I'm overseas and getting access to the Internet is not so easy in some places. A few days ago on the 19 Oct 2010, I wanted to post something on the 4th anniversary of the Wee Shu Min incident [Link] but couldn't get access to the Internet. For many Singaporeans, that incident was a wakeup call to the widening class divide in our society. The incident started when a blogger Derek Wee wrote about his worries about how the intense economic competition resulted in structural unemployment among Singaporeans and how we end up with the most having the "most highly educated taxi drivers in the world" because it is so difficult to get a job when you're retrench above the age of 40. You should read Derek's post[Link] and think about what he said and you may find answers to several questions - why people don't have children, why people leave, why our society is losing its cohesiveness. Before I discuss these issues, further I will tell you a story.
4 weeks ago, I woke up late and had to take a taxi to get to work on time. I managed to catch a cab driven by a man in his early 50s. My brain must still be half asleep when I was in the taxi because I asked him a rather insensitive question - whether driving taxi was his part-time retirement job. He told me that 7 years ago, he went to work one day and was asked to leave because his performance was poor. He couldn't believe it because he had been with the company for 20 years and did not make any major mistake or had any discipline problems. He had been in his current managerial position for the 7 years doing the same thing year after year. He went to MOM to seek help and they told him there was nothing they could do and he would have to sue the company if he wanted his job back. There was no realistic chance of him winning a lawsuit given performance assessment is a subjective thing so he decided to move on and look for another job. After looking for 6 months, he couldn't find an employer who would hire him for the same type of job (probably due to age) so he ended up driving taxis - one of the few jobs still reserved for Singaporeans. While looking around for a job, he realised his former company probably decided to sack him because they could find someone younger to fill his job for 1-2K less pay per month. After years of annual increments, the company discovered they paid him "too much". However, instead of talking to him about a pay cut to help him keep his job, they decided simply to sack him. The company probably did not want to create potential "disgruntled employee" by keeping him around after pay cuts - finding an excuse to sack him then replacing him with someone cheaper was a lot easier to do under Singapore employment rules. There was extreme bitterness in his voice when he told me what happened to him.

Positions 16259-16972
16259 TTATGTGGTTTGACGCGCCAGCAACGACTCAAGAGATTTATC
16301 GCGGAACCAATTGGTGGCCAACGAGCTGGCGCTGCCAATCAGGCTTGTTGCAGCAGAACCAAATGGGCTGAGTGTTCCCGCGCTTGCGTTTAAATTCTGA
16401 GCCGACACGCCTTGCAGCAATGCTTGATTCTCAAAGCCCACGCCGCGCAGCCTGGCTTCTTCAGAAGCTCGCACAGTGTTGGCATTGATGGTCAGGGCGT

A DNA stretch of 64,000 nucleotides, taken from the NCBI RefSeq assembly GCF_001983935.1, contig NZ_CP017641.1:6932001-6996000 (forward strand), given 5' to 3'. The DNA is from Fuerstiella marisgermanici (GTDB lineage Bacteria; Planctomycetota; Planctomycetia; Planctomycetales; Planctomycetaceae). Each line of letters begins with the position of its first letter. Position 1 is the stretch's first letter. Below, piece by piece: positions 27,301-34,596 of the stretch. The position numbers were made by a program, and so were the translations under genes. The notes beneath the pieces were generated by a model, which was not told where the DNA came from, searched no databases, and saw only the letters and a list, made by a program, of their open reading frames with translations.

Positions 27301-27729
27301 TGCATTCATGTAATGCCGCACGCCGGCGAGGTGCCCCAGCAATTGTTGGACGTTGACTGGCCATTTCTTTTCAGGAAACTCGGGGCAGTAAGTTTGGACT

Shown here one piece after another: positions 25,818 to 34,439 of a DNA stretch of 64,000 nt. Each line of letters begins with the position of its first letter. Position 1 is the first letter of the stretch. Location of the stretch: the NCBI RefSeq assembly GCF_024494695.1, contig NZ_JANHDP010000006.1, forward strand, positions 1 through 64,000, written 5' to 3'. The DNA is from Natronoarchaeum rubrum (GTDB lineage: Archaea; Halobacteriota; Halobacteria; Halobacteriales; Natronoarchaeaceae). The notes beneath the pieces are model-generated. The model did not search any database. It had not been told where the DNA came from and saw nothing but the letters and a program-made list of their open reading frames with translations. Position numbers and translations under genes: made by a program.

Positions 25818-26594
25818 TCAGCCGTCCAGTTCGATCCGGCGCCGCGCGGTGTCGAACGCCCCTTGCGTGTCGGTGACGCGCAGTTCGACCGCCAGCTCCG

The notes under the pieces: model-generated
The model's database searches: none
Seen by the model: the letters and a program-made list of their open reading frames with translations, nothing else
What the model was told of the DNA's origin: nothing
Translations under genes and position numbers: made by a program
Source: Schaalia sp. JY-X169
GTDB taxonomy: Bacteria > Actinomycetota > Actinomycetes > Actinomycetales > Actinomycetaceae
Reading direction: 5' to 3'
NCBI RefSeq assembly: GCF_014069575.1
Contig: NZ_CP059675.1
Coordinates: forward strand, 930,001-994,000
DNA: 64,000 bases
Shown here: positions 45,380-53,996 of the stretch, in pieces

The above story is just one example of how companies get rid of older workers. Given the floodgates are opened for younger and cheaper foreign labour, companies have the option not to keep older workers. In the past when the labor market became tight during the good times, companies were more willing to give older workers a chance. However, now that the floodgates are open and companies have access to a large pool of cheaper younger foreign workers, it is hard for older workers to get a job that makes full use of their skills and experience.
Strutural unemployment is just one of the problems in this ultra-competitive environment. The intense competition leads to a "take care of yourself first" mentality. The profit motive dominate the decisions of companies and the "hire and fire" without any social safety net and protection creates a constant sense of instability. People do not want to have children when they feel insecure. When you add this sense of instability to the rising income gap you get many people who are unhappy with the system. In addition to that, we have a group of elites who are groomed, protected in secure jobs, overpaid and are given the best opportunities available without facing the intense competition of the average Joes in our society. This is the source of intense resentment that broke out 4 years ago when the Wee Shu Min incident ignited hatred that spread beyond cyberspace. You can see this resentment everytime there is slip up by the political elites (YOG, Temasek Holdings losses, floods, Mas Selamat etc) - people just don't like the people running a system that makes life so insecure and tough for them. 4 years after the WSM incident and nothing has changed....Singaporeans understand nothing will change for them with the same people and system in place. The frustration will turn into action and we will see some of that in the coming elections.